Unifoil label materials also offer tamper-evidence and anti-counterfeiting properties, such as High Refraction Image and Hidden Image, when security and authenticity are desired.

Why are those materials desirable/effective for that application?

Unifoil’s label materials drive product differentiation on the retail shelf by creating an extremely appealing aesthetic that attracts the consumer and enhances the perceived value of the product. Experience demonstrates that when end users want to launch a brand or refresh an older one, or emphasize a new ingredient in a product, for example, a metallized or holographic label, in particular, has proven to be an especially effective tool in catching the consumer’s eye and driving a new message.

As a converter, what challenges did Unifoil have to overcome to create those label materials?

At Unifoil we develop label materials that are designed to eliminate production challenges and enhance downstream functionality. For example, our Unilustre metallized paper and Ultralustre metallized in-mold label materials are nonlaminated, which means they will not delaminate during production and remain curl-free. They also offer environmental benefits that are desired by any manufacturer or consumer, interested in supporting sustainability. Unilustre and Ultralustre materials are recyclable and Ultralustre is also regrindable.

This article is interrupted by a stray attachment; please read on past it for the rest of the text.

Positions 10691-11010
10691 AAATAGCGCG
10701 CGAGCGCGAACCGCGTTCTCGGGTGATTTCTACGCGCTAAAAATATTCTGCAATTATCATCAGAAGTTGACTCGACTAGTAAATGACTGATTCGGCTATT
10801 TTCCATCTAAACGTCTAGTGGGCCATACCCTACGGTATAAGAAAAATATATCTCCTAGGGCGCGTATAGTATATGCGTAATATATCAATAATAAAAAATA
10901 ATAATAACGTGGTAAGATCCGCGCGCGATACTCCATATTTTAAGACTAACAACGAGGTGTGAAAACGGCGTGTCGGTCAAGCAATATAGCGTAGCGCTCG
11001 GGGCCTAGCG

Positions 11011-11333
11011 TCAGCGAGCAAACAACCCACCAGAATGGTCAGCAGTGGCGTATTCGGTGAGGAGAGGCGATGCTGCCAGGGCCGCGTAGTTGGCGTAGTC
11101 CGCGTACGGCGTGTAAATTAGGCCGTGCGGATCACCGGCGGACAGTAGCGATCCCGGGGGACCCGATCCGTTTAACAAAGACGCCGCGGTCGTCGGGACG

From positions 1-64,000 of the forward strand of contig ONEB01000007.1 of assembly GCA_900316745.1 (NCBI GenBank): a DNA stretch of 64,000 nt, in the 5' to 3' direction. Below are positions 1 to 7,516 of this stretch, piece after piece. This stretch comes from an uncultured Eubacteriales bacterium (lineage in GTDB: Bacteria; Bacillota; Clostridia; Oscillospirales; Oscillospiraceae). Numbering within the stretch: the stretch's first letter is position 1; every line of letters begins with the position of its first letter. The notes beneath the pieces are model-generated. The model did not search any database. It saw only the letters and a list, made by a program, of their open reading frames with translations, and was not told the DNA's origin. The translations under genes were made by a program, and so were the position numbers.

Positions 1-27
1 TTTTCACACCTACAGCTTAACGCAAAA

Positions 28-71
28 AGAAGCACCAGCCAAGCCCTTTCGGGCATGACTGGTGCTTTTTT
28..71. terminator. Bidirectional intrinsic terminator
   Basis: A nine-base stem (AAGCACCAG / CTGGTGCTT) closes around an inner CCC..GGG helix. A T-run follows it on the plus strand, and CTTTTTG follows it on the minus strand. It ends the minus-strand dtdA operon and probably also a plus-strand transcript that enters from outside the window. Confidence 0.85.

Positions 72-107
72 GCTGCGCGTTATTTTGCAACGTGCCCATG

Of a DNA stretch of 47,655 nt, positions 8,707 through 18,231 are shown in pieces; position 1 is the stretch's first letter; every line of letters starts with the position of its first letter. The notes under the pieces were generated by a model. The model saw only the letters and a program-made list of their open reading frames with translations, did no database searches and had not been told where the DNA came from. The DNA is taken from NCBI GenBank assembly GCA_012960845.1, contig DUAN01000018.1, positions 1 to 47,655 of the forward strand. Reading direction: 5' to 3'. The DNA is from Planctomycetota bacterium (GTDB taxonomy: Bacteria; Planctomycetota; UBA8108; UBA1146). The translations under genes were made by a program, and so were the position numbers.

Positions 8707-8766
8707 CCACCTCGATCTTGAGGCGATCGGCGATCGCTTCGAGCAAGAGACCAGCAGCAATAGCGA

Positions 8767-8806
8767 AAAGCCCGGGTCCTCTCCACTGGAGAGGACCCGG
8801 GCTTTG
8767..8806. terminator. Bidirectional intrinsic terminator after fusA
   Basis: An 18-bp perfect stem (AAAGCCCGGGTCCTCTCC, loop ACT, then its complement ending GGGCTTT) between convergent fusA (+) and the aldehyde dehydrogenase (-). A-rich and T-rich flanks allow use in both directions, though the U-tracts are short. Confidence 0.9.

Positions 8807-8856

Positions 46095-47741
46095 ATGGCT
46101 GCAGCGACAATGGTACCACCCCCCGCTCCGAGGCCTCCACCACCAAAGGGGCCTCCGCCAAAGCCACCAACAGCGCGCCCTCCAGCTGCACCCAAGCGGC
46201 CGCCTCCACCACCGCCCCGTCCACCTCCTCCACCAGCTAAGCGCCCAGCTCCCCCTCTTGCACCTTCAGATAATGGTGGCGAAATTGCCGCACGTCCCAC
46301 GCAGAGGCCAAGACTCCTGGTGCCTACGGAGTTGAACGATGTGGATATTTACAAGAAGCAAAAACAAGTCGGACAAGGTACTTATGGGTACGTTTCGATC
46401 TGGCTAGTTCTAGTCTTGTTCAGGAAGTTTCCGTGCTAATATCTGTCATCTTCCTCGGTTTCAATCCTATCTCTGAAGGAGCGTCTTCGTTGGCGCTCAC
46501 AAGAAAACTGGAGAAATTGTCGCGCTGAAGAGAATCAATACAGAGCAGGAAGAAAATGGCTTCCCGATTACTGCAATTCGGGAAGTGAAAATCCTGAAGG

How does the end user benefit from the finished material?

At the end of the day, the converter gets a highly functional material and the end user and consumer get a superior package that offers environmental benefits. End users are also gaining unexpected value of choosing Ultralustre® for an IML application. Besides the production functionality, aesthetics, and environmental benefits, IML is extremely durable. If the consumer decides to reuse a container made with IML, the brand name displayed on it is going to be sharp and colorful for as long it sits on the consumer’s countertop or shelf.

Does Unifoil notice any trends in labels for household goods?

We definitely see a trend in private labeling. Manufacturers of store brands have proven that their product is as good as name brands and they are no longer willing to live with a package that makes them look like second best. They want to showcase the value of their product and make it as attractive to the consumer as the premium brand. To that end, we’re seeing a desire for dynamic materials, design consultation and production expertise that will help drive business.